Compared to when it emerged from the ashes following the fall of the genocidal Khmer Rouge regime in 1979, Phnom Penh is now a modern city, with a plethora of high rise buildings.
Along with these obvious signs of economic progress, many of the capital’s intersections are lit up at night by massive electronic billboards, among them thousands of gaudy adverts for alcohol.
In the context of Covid-19, messages are displayed on some signs offering advice on how to protect one’s health from the highly contagious disease. There are also displays featuring Prime Minister Hun Sen warning against corruption, among other educational messages. But the vast majority are adverts for new products, predominantly alcohol.
“If the beer billboards and other advertising could be removed, I think it would be great,” said Sophea, a teacher who asked to be identified only by his first name.
Sophea says he understands the remarkable changes that Phnom Penh has undergone – thanks to modernisation and development – but does not think there needs to be so much advertising.
“We could change the beer signage to images of the King or key words by Prime Minister Hun Sen. Tourist destinations from around the country should also be displayed, especially as we are expecting an influx of international visitors for next year’s SEA Games. If we promote the potential of our many tourist attractions, we will raise awareness of them among potential return visitors,” he suggested.
Sophea would like to see Phnom Penh replicate Kampong Speu’s policy of removing beer advertising in particular.
“It has made a contribution to reducing the number of people consuming alcohol. Promotions which advertise that prizes can be won by consuming more beers are especially dangerous,” he added.
Manet, a Phnom Penh resident in his mid-30 who also gave only his first name, sees the billboards as unsuitable for the predominantly Buddhist country.
“I do not think it is appropriate for a country where about 90 per cent of the population is Buddhist. According to the Buddha’s teachings, we should refrain from alcohol or drugs,” he said.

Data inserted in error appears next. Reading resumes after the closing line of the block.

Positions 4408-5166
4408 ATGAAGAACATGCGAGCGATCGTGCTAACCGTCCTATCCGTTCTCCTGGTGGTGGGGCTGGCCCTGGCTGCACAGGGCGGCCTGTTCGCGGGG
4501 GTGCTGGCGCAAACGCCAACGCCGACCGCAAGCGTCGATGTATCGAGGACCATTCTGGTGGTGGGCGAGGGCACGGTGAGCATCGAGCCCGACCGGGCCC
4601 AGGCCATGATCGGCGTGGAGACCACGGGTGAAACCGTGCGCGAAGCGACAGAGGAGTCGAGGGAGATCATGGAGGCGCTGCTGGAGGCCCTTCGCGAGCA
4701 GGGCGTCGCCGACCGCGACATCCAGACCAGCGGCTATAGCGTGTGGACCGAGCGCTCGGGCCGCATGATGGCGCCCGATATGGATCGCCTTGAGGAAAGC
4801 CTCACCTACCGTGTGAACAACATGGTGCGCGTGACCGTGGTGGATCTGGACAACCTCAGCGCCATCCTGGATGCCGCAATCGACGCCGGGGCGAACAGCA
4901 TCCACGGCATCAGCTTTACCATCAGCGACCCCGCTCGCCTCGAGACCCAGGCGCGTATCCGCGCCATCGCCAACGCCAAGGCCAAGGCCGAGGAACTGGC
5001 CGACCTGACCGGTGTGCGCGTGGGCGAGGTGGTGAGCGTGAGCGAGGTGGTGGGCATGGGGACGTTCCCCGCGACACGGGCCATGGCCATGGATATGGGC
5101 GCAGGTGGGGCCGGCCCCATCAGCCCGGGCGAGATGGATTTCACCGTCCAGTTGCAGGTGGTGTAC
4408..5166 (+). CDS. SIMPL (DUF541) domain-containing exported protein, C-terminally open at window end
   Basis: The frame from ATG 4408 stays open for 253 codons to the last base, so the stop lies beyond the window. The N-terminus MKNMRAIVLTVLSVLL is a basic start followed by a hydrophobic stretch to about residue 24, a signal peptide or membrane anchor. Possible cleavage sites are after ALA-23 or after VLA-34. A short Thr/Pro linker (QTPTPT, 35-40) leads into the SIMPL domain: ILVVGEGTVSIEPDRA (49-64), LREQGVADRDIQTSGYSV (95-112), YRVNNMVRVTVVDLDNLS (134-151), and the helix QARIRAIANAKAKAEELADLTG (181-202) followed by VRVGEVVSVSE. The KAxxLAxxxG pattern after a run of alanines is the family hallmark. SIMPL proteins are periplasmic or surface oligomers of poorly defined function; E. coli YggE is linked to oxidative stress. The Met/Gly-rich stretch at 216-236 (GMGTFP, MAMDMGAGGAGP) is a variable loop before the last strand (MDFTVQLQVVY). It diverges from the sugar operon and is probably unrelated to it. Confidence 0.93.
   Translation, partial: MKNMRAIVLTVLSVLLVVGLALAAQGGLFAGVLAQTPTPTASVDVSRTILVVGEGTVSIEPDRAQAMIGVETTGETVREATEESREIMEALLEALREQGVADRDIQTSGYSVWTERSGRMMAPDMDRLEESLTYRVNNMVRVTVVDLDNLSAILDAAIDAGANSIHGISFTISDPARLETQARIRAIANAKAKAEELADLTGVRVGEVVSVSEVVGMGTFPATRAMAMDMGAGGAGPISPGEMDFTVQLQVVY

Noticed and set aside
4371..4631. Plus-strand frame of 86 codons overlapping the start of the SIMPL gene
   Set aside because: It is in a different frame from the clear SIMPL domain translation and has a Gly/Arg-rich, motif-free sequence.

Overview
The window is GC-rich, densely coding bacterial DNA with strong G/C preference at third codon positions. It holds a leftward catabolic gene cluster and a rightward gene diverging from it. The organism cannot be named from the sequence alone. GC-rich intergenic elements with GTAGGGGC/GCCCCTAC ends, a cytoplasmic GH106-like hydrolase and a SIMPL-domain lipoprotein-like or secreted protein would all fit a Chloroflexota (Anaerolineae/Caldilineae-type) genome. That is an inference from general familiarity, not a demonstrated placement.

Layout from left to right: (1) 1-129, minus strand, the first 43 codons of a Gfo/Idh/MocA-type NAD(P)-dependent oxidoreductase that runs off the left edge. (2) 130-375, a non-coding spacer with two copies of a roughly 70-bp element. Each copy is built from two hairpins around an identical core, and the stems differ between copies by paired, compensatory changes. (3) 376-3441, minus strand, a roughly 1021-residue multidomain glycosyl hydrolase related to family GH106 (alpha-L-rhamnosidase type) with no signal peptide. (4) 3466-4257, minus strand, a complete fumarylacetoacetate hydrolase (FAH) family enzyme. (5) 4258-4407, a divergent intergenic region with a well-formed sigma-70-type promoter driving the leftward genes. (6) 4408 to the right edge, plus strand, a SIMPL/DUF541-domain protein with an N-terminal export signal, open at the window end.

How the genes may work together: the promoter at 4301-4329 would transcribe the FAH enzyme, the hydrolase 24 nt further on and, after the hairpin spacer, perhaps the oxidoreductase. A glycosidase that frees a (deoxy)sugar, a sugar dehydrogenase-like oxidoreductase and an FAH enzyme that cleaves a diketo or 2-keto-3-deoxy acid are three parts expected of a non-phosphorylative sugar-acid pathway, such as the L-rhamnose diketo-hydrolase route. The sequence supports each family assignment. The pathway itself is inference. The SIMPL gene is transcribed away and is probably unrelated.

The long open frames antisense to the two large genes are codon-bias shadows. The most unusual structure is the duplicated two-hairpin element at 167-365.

He also expressed growing concerns that foreigners may misunderstand that Khmer ancient temples are merely logos that appear on beer cans.
“Cultural treasures, such as famous temples, are stamped on beer cans. What would happen if, for example, someone in the future searched for the term Angkor Wat and the image search revealed nothing but beer bottles? Some people may believe that Angkor Wat is not a temple, but a beer company logo,” he said.
“Various designs related to our national identity should be displayed as much as possible. The more of these images we display, the more people will be reminded about what is unique about our Khmer identity – and this will lead them to love and preserve it,” he added.
An online campaign which promotes Khmer cultural heritage has been launched, but according to Yong Kim Eng, president of the People’s Centre for Development and Peace, this is not enough. He believed billboards should be used to showcase real scenery from around the Kingdom to visitors, along with its innumerable temples.
He said he understands that the state can collect tax on alcohol advertisements, but does not believe the small profit is worth it.
“I do not know exactly how much revenue is collected in Cambodia, but I know that in Thailand they examined the issue and determined that the costs to society caused by the effects of alcohol were not outweighed by the tax generated,” he said.
A spokesman from the Ministry of Commerce said that advertising hoardings and billboards are under the authority of Phnom Penh’s City Hall. Similarly, revenue collection does not fall under the jurisdiction of the commerce ministry. In the past, the ministry had had to apply for permission from Capital Hall to erect signs advertising trade fairs, he added.